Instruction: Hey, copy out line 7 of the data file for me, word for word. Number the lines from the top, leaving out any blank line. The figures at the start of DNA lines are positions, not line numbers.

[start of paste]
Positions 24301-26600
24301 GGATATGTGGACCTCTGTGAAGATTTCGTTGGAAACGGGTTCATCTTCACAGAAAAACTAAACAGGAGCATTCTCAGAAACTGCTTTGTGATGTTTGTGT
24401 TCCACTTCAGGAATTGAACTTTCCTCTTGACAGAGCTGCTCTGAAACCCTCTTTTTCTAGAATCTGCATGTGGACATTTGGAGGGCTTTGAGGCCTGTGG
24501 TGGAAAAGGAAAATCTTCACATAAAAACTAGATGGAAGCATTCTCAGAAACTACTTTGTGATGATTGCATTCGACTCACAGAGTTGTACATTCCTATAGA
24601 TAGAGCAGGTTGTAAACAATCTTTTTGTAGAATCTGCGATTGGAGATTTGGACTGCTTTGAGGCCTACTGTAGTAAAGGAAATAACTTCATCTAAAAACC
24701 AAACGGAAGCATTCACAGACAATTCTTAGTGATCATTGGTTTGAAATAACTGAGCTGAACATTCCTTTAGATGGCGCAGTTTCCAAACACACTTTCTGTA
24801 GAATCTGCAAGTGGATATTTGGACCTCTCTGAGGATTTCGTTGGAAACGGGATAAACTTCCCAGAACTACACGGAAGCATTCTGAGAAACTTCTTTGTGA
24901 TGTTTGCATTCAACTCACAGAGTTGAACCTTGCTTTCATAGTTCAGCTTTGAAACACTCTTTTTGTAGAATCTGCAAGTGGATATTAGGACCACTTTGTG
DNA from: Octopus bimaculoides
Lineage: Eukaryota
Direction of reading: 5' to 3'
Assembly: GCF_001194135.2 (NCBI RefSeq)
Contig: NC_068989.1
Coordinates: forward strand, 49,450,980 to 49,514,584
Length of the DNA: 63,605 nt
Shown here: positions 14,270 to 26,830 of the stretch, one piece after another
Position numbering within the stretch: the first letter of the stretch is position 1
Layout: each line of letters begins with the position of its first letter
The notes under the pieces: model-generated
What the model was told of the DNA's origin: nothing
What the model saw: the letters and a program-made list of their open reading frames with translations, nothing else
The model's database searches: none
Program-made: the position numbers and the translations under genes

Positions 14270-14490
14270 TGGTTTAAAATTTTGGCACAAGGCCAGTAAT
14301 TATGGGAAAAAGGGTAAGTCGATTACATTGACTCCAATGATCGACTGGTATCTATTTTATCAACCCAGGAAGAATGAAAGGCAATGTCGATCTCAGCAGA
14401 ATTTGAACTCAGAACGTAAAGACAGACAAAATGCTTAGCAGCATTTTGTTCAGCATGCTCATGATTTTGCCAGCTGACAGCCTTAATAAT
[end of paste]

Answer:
24801 GAATCTGCAAGTGGATATTTGGACCTCTCTGAGGATTTCGTTGGAAACGGGATAAACTTCCCAGAACTACACGGAAGCATTCTGAGAAACTTCTTTGTGA